Inside Financial Services

Another Unintended Consequence Of New Banking Rules

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From yesterday’s Wall Street Journal:


Banks are urging some of their largest customers in the U.S. to take their cash elsewhere or be slapped with fees, citing new regulations that make it onerous for them to hold certain deposits.


The banks, including J.P. Morgan Chase & Co., Citigroup Inc., HSBC Holdings PLC, Deutsche Bank AG and Bank of America Corp. , have spoken privately with clients in recent months to tell them that the new regulations are making some deposits less profitable, according to people familiar with the conversations. [Emph. added]


Once again, all hail the wisdom of bank regulation! In this case, onerous new liquidity rules set to take effect on Jan. 1 will render large, uninsured institutional deposits unprofitable for large banks, absent new fees. So clients are mulling whether to pay those fees or (as they’re apparently being urged by some banks) pull their money altogether and park it with a non-regulated shadow banking institution such as a money manager. The result: many billions in financial assets will likely be leaving the (highly regulated) bank system for the less-regulated shadow banking system, invariably referred to as the “Wild West” by financial editorialists and frustrated bank regulators.


Well, what did they expect would happen? This sure isn’t the first instance of a new regulation having the very opposite effect it was intended to have. This time around, rules meant to boost banks’ stability and liquidity will actually have the effect of making the financial system less stable. The added risk isn’t just theoretical, by the way. Recall that it was a run on money market funds—precisely the sort of non-bank alternative big banking customers are likely considering as alternatives for their cash–that sparked the liquidity crunch following the Lehman bankruptcy. A major new influx of cash into money funds would presumably increase the odds of a similar run sometime in the future. How’s that supposed to help?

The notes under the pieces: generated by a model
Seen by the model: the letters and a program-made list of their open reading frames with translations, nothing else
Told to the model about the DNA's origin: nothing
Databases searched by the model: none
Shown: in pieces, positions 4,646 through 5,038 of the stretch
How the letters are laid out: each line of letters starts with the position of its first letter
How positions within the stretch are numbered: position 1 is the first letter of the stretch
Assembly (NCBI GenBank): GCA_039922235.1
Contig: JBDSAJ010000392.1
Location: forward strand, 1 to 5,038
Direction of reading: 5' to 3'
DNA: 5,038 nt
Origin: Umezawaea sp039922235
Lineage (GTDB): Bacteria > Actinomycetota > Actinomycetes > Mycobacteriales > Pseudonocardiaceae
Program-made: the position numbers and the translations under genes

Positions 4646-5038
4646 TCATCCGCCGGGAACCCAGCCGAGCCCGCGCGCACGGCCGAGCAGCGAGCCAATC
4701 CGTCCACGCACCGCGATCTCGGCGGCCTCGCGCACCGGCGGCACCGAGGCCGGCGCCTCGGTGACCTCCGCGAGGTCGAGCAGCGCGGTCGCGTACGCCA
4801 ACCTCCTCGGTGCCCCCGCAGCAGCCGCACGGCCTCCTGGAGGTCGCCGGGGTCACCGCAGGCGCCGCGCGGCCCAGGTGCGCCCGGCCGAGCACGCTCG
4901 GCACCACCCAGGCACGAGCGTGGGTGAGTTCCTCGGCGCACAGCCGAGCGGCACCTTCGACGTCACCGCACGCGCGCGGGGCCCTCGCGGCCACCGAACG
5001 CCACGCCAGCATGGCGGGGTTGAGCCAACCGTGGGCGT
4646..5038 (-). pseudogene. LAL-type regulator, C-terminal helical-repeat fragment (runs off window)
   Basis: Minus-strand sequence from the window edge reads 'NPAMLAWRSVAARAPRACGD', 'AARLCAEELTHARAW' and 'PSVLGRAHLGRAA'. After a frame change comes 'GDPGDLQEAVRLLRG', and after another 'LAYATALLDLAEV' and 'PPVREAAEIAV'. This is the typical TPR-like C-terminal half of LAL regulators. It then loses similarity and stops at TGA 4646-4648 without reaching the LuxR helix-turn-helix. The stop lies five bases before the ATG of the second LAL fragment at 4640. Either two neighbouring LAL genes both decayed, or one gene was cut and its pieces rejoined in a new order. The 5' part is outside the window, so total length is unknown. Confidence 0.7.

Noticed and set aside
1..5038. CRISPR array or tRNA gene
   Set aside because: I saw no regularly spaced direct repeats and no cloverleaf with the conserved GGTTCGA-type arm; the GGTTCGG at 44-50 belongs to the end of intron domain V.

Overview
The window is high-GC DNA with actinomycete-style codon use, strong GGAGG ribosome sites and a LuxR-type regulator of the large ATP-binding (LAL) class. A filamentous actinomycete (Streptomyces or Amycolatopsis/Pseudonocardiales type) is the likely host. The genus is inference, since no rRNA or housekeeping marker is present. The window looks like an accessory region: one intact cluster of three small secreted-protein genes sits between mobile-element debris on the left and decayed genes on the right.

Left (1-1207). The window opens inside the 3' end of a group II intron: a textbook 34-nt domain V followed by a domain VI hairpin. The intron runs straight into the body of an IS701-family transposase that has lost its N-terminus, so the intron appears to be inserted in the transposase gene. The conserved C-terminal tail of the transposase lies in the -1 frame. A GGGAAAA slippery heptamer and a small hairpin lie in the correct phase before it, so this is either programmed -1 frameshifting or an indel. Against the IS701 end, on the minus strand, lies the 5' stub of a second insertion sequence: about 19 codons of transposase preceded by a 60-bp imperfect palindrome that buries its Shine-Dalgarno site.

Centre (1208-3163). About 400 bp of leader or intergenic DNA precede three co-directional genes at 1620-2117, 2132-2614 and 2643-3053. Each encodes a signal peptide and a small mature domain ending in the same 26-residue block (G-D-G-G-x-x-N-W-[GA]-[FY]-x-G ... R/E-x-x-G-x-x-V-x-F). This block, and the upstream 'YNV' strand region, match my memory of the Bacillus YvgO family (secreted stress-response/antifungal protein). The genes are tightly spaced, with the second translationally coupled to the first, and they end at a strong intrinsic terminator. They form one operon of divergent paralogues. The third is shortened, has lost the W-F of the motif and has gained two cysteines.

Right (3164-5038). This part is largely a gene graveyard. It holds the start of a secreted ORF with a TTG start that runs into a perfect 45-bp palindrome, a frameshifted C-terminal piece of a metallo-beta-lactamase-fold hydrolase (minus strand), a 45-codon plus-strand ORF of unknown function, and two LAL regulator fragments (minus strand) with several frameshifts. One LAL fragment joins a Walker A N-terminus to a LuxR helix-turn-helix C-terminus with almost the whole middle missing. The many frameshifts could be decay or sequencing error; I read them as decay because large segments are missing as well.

This is just the latest example of an effect the federal government’s Office of Financial Research pointed out last week: the recent re-regulation of the financial system has made the system less stable, rather than more so. This is in large part because (as with big institutional deposits) in many cases new rules are so burdensome they are driving financial activities out of the banking system altogether.


The financial system needs to be regulated. But when banking rules become too intrusive or expensive to carry out, they become worse than useless. In the wake of Dodd-Frank that’s exactly what we’re seeing happen.


What do you think? Let me know!

3 Responses to “Another Unintended Consequence Of New Banking Rules”

  1. Ole Holsti

    What we really need is for a bunch of top bank executives to get 5 to 10 year sentences, like Madoff’s colleagues. That will do more than anything to keep the banksters of the future on the straight and narrow.

  2. JimBob

    Brilliant idea Holsti. Way to address the issues. If you think they are guilty, why hasn’t the famous Attorney General done it already? But back to reality. When at the end of the day, you find the existing system bloated by regulation and the money moving to shadow banking, or offshore to a foreign country, do you a) write more regulations to gum up the system or b) try to find a plausible solution that ensures substantial oversight, without micromanaging a major part of the global economy? I know the answer is (a) currently, but eventually, the regulators will realize there’s nothing left to regulate, which will most likely come after the next market crash.

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